Don’t Believe the Russian Hype

Moscow’s missile capabilities in the Baltic Sea region are not nearly as dangerous as they seem.

Russian President Vladimir Putin delivers a speech under the rain during celebrations for Navy Day in Baltiysk in the Kaliningrad region on July 26, 2015.
Russian President Vladimir Putin delivers a speech under the rain during celebrations for Navy Day in Baltiysk in the Kaliningrad region on July 26, 2015. (MIKHAIL KLIMENTYEV/AFP/Getty Images)

Since the annexation of Crimea in 2014, Russia’s potential to seize territory in its near abroad and prevent NATO from reinforcing the victim of the aggression has become a source of alarm. If there is ever such a land-grab operation against one of the Baltic States, it is feared, Russia could use its military might and geographic position to create a “no-go zone” and keep NATO reinforcements from reaching the annexed territory in time by cordoning off the theater of operations. This could be done using a combination of long-range anti-air, anti-ship, and anti-land missile systems, known in military jargon as an anti-access/area denial (A2/AD) capability. After Russia’s attack on Ukraine in 2014, Western defense officials began to worry about their ability to operate within the reach of Russia’s missile systems, often represented as bubbles—drawn as large circles on a map—indicating areas out of bounds.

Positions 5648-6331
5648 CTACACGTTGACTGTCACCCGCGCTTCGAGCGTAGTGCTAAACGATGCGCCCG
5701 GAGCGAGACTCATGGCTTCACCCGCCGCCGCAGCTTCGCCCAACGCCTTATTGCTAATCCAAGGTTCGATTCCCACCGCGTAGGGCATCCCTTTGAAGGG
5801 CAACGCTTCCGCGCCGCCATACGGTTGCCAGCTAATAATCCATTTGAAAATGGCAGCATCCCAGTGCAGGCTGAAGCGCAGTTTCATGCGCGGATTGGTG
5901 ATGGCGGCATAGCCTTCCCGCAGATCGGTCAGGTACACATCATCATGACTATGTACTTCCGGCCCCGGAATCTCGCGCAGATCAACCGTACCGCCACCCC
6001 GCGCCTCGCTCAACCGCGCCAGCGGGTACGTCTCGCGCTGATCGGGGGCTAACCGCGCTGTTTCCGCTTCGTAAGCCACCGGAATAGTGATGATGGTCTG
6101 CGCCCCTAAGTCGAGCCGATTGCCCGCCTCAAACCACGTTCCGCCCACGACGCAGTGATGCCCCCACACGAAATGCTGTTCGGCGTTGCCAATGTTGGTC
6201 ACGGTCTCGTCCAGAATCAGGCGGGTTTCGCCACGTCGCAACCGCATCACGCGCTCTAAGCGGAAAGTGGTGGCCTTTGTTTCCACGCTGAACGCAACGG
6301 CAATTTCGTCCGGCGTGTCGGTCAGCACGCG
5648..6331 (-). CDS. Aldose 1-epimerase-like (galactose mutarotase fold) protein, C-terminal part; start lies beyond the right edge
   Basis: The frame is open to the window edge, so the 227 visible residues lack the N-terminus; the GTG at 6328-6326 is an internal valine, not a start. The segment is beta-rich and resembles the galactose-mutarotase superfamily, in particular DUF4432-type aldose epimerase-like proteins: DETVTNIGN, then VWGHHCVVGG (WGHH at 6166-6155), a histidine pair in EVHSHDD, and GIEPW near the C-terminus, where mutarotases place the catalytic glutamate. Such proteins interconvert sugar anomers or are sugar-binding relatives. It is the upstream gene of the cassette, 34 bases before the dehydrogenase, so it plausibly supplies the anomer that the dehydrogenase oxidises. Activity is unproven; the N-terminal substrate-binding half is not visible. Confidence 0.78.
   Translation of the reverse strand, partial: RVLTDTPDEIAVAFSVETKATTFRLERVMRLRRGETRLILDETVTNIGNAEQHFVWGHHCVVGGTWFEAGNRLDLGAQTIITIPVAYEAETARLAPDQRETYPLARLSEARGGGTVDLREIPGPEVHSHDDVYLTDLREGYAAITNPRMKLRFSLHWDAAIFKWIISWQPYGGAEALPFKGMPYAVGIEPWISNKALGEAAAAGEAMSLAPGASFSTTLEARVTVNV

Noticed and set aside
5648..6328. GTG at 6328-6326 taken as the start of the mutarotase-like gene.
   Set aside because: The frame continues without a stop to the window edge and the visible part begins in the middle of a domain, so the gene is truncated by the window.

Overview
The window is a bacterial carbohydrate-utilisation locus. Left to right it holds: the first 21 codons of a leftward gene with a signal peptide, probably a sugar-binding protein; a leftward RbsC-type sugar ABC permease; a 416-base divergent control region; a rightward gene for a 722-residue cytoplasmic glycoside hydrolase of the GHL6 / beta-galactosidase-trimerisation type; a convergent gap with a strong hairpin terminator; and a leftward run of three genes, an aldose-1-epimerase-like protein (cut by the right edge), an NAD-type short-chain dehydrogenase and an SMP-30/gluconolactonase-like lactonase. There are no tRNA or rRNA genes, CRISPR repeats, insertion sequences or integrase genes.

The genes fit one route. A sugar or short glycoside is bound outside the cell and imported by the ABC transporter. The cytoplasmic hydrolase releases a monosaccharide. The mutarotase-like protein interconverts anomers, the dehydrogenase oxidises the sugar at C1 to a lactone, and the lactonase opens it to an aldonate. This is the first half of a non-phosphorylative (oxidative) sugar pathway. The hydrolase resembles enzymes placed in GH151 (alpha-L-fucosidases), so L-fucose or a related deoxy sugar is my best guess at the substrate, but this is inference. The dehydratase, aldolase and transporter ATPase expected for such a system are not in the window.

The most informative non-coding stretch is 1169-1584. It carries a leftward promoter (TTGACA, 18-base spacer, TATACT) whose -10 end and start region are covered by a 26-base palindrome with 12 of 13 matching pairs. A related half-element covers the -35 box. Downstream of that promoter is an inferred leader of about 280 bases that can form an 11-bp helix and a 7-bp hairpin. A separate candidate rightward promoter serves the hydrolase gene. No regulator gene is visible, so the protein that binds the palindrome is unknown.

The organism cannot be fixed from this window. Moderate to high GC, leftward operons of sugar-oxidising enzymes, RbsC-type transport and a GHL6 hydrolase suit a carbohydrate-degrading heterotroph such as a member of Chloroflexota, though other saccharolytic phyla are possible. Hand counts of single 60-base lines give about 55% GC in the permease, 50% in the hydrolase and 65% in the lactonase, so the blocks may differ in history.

The possible implications of Russian A2/AD capabilities were felt most acutely in the Baltic Sea region, where NATO reinforcements to Estonia, Latvia, and Lithuania could be stopped by missiles from the Russian exclave of Kaliningrad sandwiched between northern Poland and Lithuania. Similarly, Russia’s presence there could stymie the use of Western air power in the region. In Sweden, there are fears that Russia, in a crisis or war, might grab the island of Gotland—located about 120 miles from Stockholm and 220 miles north of Kaliningrad—and deploy missile systems there to seal off access to the Baltic States. Until 2016, the island was de facto demilitarized, whereas today there is a mechanized company of some 150 Swedish soldiers protecting the island.

Despite these dangers, the threat emanating from Russia’s long-range missiles has been overblown since the war in Ukraine, which was a rude awakening to many in the West. All too often, Russia’s claims have been accepted at face value without factoring in its interest to present itself as a great power, to boost arms exports, and to carve out political influence on the cheap. After all, exaggerating the capabilities of its A2/AD systems is enough to attain a deterrent effect if Western decision-makers believe these claims to be true.